|AGT to Undergo a Name-Change|
June 29, 1996
DONALD CAMPBELL, Calgary Herald
Alberta's telephone company is heading for a historic name change that will cut the remaining lines that symbolically connect it to the government.
Telus Corp. is expected to announce next week that it will drop AGT from the names of its subsidiaries, advertising sources say. For 93 years the letters have abbreviated the company's original name, Alberta Government Telephones.
The plan is to avoid confusion between Telus's corporate activities and the services provided by its subsidiaries by uniting the company under a single brand name.
Bill Gajda, Telus vice-president of public affairs, did not want to discuss next week's announcement, saying Friday the company wants to reveal its strategies first to its employees.
But he said Telus has picked a new advertising firm and has been considering "brand" issues. That firm is expected to be Ogilvy & Mather/West, advertising sources say.
The phone company has recently begun underscoring in its advertising that subsidiaries AGT Ltd. and AGT Mobility Inc. are Telus companies.
Alberta Government Telephones adopted the name Telus in October 1990, after the province decided to sell shares in the Crown corporation to the public.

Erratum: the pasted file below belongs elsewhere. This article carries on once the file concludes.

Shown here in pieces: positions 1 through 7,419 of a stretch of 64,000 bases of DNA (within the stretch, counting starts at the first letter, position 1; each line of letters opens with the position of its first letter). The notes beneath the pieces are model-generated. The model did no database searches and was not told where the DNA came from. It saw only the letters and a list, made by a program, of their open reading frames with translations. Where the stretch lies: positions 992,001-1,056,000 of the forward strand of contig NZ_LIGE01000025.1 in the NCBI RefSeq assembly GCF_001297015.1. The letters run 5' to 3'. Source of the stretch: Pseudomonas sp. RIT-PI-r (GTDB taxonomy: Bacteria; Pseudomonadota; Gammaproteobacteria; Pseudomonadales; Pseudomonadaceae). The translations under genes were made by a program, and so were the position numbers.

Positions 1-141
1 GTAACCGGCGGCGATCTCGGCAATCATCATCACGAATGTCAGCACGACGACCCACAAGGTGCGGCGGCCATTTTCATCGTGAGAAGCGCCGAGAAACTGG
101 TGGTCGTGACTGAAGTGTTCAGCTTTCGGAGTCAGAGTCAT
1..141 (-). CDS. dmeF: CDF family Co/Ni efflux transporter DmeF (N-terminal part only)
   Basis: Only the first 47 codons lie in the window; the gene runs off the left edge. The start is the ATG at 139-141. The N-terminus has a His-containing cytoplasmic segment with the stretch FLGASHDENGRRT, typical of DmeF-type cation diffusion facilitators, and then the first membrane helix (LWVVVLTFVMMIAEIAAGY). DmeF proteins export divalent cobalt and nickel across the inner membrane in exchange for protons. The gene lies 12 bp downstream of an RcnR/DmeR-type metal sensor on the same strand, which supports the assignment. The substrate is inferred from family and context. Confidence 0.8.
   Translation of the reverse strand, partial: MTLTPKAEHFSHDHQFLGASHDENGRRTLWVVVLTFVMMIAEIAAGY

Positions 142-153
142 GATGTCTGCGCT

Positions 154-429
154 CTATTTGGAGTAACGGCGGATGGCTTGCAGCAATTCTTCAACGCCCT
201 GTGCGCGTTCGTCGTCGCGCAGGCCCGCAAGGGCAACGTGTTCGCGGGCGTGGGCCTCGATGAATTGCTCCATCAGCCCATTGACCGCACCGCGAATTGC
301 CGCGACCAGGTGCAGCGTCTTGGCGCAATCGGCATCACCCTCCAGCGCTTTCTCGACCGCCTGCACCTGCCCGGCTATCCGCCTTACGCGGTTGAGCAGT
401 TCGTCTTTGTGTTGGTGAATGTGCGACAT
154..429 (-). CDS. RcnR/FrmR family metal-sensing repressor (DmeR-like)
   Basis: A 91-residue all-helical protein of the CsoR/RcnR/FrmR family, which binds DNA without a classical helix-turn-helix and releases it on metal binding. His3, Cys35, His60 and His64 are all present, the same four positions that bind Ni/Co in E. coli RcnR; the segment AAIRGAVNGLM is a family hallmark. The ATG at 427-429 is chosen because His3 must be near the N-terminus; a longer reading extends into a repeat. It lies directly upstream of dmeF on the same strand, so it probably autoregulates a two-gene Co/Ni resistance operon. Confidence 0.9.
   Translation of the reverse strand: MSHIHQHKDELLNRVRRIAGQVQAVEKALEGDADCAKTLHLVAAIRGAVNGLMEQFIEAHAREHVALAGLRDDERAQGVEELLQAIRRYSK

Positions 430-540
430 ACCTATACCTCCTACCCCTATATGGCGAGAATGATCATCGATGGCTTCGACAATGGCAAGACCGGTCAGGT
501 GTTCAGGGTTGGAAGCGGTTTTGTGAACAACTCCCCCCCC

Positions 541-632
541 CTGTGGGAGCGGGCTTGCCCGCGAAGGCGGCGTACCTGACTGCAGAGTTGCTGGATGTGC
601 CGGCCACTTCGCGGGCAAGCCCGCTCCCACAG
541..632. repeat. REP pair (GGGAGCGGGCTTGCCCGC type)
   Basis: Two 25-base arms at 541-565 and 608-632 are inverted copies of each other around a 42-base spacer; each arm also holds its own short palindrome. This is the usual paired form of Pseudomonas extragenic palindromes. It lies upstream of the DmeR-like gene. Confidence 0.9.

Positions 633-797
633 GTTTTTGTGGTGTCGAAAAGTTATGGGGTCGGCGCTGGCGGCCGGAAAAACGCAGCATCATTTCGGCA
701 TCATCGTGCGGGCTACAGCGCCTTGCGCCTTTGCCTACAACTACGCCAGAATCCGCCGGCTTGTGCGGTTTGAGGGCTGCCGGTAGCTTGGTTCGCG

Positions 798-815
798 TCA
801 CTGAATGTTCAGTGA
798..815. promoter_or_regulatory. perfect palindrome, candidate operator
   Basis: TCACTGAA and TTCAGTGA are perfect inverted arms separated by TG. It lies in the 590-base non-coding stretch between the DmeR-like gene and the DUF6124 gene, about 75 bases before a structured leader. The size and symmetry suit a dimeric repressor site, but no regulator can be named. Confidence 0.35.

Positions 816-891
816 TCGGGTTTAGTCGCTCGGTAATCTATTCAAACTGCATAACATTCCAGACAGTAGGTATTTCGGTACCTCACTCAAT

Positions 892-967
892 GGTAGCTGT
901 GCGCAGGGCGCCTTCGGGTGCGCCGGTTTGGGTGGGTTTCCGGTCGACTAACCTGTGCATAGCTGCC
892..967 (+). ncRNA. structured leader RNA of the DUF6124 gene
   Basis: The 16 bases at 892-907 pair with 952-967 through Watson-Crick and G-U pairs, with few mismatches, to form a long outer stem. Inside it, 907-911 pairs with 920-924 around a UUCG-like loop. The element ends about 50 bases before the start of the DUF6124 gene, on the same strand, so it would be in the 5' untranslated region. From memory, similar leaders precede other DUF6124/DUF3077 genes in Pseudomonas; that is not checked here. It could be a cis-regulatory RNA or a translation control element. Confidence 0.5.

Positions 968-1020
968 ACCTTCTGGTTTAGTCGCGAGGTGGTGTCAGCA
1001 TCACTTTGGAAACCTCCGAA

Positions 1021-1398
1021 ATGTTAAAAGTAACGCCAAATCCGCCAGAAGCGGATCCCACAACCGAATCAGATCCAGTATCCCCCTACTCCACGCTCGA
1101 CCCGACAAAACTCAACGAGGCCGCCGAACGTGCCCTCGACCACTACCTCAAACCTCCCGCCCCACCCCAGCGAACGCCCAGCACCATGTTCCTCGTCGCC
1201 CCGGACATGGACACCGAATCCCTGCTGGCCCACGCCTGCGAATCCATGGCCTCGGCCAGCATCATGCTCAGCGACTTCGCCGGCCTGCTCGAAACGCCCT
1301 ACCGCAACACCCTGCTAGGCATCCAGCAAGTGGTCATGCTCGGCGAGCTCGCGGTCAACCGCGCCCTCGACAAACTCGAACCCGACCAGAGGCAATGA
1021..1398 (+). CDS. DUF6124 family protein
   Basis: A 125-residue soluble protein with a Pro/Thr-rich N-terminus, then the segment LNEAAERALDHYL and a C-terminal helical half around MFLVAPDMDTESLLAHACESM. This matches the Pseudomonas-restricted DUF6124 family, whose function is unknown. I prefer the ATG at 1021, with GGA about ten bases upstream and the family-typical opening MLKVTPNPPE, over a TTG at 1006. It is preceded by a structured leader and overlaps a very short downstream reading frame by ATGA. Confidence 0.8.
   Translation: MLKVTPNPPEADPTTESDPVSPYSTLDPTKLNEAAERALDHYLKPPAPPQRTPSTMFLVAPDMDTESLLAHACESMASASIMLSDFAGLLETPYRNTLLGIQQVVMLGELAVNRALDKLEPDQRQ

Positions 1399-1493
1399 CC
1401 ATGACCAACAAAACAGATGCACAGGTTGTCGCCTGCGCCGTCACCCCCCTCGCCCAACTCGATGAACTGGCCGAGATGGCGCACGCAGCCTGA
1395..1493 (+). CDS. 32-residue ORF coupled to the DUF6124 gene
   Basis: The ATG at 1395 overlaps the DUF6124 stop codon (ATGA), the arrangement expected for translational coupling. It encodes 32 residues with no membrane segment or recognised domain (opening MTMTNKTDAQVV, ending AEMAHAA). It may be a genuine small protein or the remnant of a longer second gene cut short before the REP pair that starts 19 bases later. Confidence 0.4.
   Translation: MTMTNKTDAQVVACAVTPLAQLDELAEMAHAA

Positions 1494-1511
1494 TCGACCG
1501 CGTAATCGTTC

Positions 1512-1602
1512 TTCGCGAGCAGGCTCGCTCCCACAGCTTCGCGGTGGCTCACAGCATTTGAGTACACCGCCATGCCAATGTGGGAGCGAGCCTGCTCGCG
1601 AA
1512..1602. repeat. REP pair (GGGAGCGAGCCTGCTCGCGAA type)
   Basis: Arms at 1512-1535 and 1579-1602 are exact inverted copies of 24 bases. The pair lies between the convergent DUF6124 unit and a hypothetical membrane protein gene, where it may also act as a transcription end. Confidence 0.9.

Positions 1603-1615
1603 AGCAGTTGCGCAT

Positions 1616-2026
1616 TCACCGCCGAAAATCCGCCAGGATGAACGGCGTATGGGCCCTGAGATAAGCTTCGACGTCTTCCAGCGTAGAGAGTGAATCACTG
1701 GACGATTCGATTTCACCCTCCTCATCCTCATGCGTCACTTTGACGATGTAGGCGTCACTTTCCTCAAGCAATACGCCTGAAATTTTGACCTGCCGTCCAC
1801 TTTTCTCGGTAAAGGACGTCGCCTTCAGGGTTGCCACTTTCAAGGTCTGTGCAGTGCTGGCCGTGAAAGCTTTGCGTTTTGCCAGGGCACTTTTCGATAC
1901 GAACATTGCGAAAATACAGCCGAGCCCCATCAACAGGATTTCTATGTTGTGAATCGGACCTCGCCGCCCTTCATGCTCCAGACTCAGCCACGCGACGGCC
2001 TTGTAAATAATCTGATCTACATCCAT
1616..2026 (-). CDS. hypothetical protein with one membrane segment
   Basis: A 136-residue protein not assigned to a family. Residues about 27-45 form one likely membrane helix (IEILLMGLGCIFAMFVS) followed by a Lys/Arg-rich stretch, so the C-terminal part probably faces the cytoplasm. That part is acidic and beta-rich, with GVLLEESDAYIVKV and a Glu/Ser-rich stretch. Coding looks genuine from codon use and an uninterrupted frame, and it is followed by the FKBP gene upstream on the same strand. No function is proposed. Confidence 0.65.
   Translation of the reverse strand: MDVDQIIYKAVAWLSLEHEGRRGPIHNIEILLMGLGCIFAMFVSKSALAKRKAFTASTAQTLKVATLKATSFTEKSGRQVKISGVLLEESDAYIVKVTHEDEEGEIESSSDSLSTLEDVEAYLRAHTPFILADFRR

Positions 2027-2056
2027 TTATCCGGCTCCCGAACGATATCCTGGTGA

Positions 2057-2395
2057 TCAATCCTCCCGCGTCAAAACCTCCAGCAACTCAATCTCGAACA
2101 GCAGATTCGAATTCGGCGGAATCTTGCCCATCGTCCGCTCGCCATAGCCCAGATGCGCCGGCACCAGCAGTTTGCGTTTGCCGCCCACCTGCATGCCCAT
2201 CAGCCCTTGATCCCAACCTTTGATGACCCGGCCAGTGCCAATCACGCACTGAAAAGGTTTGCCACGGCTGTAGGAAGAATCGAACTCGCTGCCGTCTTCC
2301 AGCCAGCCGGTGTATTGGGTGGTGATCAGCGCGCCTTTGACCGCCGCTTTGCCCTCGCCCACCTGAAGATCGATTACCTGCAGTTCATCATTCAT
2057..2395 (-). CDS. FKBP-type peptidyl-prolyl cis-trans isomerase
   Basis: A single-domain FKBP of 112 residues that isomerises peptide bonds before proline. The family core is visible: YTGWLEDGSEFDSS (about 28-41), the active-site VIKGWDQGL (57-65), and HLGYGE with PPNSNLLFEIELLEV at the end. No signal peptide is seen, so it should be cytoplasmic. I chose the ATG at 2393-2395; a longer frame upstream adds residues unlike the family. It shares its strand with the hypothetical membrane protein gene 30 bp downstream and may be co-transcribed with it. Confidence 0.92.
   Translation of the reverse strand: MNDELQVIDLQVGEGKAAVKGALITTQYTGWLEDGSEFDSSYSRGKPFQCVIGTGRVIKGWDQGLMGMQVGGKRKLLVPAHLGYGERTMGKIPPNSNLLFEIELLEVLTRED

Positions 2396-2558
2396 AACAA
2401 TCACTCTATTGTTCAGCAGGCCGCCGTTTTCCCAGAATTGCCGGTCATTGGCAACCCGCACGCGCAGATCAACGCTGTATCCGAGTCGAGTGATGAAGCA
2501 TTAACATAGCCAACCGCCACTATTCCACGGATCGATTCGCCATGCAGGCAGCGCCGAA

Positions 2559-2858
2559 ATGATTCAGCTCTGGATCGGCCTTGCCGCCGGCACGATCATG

The initial public offering featured 75 million shares at $12. A year later the government sold its remaining 54 million shares at $15.
When Alberta became a province, it was one of the new government's first major political decisions to get into the phone business. Premier Alex Rutherford's first provincial budget in 1906 included $25,000 for phone development to combat Bell Canada's monopoly.
AGT commenced operations later that year, marking the first time a government got directly involved in the phone business in North America.
The province took its first step to distance itself from the business in 1958 when it established the Alberta Government Telephones Commission which managed the system and became responsible for long-term financing.
Allan Warrack, a University of Alberta business professor who was the cabinet minister responsible for telephones in the 1970s, says it makes sense now to drop the AGT name and simplify the company's name.
"I think we are two decades overdue to change the name," Warrack said. As minister he put forward a plan to change the name, but it was shot down in caucus. "I must have been ahead of my time, I guess."
It is not known how the name changes will apply to Edmonton Telephones, which AGT bought from the City of Edmonton in 1995 for $720 million.
But Warrack, who sits on EdTel's board, says the local service will not have its name changed.
"All the surveys indicate that Edmonton Telephones is a really valued brand name in the city of Edmonton. Until that perception changes in the public, you are really giving away economic value to change the name."